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Camp Gordon Johnston

Camp Gordon Johnston

Learn more about the camp, its namesake, and our local museum.


Meals, parties, ceremonies, and more – find out what’s happening!

Resources and Support

The American Legion is here to serve those who served our country. Find information here.

Camp Gordon Johnston Post 82

Located in Lanark Village, Florida and proudly welcoming honored veterans and our community.

Established in 1953, The American Legion Post 82, in Lanark Village, Carrabelle, Florida, has been the home and heart for local veterans and their families for nearly seven decades.

Post 82 is named in dedication to Camp Gordon Johnston, a local Army training facility opened from 1942-1946. Spanning 165,000 acres of forest and beach, the camp began as the Army’s Amphibious Training Center, and later transitioned to a Special Forces Training Center. At the end of World War II, its purpose shifted to serving as a Separation Center for personnel of all services who lived in the Southeast region.

Today, American Legion Post 82 is a keystone in the community. Open 7 days a week, it is an inviting place to grab a bite to eat, relax with a drink, and make some new friends. Of course, it also serves as a headquarters for Legionnaires, the American Legion Auxiliary, the Sons of the American Legion, and the American Legion Riders. Get involved, give back to our venerable veterans, or find support and resources.

Four Ways to Join

Legionnaire Members

The heart of the American Legion, and the group all of its branches works to support, is its Legionnaires – those men and women who so honorably served our country in any of its military branches.

Its mission is to enhance the well-being of America’s veterans, their families, our military, and our communities by our devotion to mutual helpfulness. The American Legion’s vision statement is “The American Legion: Veterans Strengthening America.”

Today, the American Legion is made up of more than 2 million members, with posts in all 50 states, as well as the District of Columbia, Puerto Rico, Mexico, France, and the Philippines.

Membership as a Legionnaire is open to any veteran who has served at least one day of active military service since December 7, 1941, and is either currently active or has been honorably discharged.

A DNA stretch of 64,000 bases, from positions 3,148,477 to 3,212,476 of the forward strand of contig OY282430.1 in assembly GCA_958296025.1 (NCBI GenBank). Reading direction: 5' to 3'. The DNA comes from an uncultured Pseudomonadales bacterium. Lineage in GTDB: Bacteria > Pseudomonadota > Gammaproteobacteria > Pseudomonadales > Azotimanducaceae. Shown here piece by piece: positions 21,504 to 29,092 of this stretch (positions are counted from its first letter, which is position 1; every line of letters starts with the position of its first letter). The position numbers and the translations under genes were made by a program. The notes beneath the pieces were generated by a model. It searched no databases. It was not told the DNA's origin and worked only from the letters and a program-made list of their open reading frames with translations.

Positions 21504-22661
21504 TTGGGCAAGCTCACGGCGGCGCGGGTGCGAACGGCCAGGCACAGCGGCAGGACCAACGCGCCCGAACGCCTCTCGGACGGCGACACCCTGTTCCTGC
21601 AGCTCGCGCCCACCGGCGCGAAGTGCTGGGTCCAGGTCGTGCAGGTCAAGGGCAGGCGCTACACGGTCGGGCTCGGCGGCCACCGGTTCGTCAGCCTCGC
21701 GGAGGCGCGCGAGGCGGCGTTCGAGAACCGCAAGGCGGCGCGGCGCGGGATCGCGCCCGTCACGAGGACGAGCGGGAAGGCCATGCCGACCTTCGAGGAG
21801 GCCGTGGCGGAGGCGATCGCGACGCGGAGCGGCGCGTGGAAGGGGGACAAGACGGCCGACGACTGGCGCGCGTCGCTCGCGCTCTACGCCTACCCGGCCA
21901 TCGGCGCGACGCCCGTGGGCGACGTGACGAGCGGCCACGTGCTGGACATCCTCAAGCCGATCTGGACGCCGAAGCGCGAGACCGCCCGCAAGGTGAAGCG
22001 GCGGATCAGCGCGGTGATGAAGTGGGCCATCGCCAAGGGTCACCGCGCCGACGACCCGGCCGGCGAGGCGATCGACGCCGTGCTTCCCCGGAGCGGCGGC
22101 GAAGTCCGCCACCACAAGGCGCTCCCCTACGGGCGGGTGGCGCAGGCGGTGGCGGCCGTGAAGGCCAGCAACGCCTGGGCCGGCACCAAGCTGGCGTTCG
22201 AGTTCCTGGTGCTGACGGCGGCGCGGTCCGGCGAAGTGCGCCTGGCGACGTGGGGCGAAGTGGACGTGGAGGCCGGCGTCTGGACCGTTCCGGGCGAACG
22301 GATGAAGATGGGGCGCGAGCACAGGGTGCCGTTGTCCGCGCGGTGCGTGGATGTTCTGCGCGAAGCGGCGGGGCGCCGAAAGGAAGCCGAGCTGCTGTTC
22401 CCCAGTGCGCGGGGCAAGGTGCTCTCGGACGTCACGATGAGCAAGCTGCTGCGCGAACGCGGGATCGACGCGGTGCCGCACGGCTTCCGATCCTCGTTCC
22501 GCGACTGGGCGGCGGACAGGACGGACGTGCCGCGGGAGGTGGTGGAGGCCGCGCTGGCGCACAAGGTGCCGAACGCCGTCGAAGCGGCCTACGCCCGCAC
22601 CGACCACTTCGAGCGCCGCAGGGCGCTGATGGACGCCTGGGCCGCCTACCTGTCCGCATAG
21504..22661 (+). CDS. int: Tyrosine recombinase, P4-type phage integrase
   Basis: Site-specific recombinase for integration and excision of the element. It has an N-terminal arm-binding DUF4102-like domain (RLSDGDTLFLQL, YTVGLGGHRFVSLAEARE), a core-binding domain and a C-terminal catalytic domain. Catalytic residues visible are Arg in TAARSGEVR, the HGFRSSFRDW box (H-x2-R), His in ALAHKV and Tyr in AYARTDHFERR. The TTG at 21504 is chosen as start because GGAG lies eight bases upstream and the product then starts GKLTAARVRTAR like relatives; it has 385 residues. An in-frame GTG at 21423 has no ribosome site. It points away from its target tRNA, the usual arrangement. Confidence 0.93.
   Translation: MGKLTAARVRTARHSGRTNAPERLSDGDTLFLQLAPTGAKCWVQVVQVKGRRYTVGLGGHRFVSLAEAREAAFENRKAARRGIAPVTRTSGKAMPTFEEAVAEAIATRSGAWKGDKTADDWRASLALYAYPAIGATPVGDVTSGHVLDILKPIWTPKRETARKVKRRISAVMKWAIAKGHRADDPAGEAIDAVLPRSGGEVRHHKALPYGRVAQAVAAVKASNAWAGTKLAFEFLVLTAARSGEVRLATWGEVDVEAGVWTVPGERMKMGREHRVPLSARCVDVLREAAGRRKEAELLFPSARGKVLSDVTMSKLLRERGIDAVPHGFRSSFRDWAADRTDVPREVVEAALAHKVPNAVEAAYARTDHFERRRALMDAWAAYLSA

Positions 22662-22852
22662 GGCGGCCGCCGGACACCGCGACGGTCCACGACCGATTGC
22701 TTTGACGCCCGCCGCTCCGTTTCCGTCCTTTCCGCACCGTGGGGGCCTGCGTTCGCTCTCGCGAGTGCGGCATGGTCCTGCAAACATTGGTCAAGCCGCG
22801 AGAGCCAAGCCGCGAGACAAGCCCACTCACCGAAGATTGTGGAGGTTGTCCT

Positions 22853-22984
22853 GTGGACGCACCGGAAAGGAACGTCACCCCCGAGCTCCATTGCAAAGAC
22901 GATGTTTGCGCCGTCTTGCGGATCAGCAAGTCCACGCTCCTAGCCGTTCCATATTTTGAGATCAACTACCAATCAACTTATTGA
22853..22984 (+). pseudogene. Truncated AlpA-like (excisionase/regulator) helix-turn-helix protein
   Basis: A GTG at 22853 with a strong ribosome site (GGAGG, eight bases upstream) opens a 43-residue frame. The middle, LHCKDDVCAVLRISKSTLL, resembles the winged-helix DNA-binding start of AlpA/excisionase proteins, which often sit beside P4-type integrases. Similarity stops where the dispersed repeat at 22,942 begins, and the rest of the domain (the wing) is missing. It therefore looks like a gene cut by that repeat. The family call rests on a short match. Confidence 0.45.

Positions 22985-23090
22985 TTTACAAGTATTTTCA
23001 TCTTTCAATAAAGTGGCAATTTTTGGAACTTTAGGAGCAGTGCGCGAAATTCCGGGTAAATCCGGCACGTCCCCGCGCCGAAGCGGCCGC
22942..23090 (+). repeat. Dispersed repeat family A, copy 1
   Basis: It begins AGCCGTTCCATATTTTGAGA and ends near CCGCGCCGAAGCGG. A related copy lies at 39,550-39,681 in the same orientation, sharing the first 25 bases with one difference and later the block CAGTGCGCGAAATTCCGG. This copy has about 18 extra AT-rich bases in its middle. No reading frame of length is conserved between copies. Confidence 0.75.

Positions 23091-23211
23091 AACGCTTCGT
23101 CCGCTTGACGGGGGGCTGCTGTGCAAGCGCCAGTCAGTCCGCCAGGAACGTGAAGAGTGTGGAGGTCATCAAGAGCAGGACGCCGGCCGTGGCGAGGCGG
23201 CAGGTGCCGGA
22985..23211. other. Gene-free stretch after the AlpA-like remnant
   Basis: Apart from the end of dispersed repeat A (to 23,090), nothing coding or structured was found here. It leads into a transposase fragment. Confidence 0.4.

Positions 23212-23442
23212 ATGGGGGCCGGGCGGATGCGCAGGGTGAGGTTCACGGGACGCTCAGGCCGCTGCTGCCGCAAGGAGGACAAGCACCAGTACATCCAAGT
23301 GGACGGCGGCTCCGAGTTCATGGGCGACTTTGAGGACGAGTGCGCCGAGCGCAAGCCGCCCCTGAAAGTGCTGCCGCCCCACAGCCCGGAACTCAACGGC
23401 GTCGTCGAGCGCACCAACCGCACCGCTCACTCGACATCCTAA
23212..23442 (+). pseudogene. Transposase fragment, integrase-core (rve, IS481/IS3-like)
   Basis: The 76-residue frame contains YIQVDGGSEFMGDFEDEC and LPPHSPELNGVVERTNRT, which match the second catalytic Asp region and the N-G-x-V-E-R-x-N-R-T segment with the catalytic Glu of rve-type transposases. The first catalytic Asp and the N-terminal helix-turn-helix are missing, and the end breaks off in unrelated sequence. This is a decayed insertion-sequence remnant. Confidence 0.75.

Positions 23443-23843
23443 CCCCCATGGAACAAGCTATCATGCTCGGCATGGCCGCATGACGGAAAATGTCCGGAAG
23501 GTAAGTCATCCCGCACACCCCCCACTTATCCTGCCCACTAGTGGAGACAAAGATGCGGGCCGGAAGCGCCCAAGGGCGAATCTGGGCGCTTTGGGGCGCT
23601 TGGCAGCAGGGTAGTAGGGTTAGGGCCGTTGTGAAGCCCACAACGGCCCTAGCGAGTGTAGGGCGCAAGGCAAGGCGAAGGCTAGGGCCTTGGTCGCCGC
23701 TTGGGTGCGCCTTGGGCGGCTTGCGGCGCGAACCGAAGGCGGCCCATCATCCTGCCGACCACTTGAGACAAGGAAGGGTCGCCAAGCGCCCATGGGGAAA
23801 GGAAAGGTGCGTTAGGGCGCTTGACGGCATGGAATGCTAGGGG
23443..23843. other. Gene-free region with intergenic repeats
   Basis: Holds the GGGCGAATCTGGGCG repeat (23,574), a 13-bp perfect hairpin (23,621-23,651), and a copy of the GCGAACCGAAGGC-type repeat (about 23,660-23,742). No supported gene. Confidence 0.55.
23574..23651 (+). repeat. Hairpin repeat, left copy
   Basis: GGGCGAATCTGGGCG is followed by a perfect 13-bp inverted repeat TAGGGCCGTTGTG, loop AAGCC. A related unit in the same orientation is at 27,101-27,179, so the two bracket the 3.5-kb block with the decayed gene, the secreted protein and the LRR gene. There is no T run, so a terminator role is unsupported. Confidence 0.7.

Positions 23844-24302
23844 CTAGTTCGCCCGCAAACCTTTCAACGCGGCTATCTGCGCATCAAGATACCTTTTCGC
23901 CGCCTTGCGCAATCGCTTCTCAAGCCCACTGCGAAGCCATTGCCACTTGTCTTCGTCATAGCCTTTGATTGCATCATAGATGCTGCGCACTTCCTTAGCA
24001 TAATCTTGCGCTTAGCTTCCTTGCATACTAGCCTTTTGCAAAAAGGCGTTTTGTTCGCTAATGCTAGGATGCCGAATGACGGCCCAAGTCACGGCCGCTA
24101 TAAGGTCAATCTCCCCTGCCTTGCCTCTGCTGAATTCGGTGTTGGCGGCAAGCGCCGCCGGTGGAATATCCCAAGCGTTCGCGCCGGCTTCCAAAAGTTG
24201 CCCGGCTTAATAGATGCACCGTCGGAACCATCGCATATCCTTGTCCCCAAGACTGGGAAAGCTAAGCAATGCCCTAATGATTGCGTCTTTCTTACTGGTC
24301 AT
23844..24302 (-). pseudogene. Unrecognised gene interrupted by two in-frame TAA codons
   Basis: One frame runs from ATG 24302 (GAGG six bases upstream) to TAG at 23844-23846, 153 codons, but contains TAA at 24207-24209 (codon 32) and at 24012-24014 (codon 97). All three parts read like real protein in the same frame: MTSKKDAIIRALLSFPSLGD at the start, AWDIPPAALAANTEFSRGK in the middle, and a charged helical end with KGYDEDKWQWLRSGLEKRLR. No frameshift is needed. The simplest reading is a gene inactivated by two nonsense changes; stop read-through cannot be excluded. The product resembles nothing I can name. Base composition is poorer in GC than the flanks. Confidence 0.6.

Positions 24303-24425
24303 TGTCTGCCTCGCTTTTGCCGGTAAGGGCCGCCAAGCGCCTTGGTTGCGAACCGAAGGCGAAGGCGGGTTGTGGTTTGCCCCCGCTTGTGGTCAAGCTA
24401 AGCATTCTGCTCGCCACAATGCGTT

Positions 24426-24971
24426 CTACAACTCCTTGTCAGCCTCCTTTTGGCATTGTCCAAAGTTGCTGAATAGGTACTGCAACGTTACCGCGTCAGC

Auxiliary Members

Founded in 1919, the American Legion Auxiliary has nearly 1 million members across the globe. Originally formed as a women-only organization, the Auxiliary now welcomes male and female spouses, grandmothers, mothers, sisters, and direct and adopted female descendants of members of the American Legion.

The ALA recognizes that military service is a sacrifice made by the whole family, and looks for ways to support the children and spouses of veterans – in addition, of course, to the veterans themselves. Many programs focus on youth and education, including patriotic associations and scholarship awards.

Together, each year they give tens of thousands of volunteer hours and raise millions of dollars to support its programs, its veterans, and charities for the benefit of the American people.

Sons Members

The Sons of The American Legion was established in 1923, with a simple and clear mission: to strengthen the Four Pillars of The American Legion. Individual chapters have flexibility to choose which activities and priorities best serve their communities each year, but all efforts are conducted with respect to the values of The American Legion.

Membership in Sons of The American Legion is open to all male descendants, adopted sons, and stepsons of members of The American Legion, and such male descendants of veterans who died in service during World War I, and December 7, 1941, to date, as set forth in Article IV, Section 1, of the National Constitution of The American Legion, or who died subsequent to their honorable discharge from such service, shall be eligible for membership in the Sons of The American Legion.


Rider Members

The Legion Riders began as an idea in Garden City, Michigan, back in 1993, conceived by two longtime motorcycle riders who wanted to unite Legion members who shared a passion for riding. Today, over 110,000 members meet in over 2,000 chapters. While each program manages its program at the post level, the members uphold and protect certain traditions and patriotic duties, such as

  • escorting military units returning from overseas combat;
  • completing annual rides such as Operation Wounded Warrior;
  • riding to honor fallen men and women, and offering a level of protection and sanctity at their memorial services

and much more.

Legion Riders must be members of the American Legion, the American Legion Auxiliary, or Sons of the American Legion.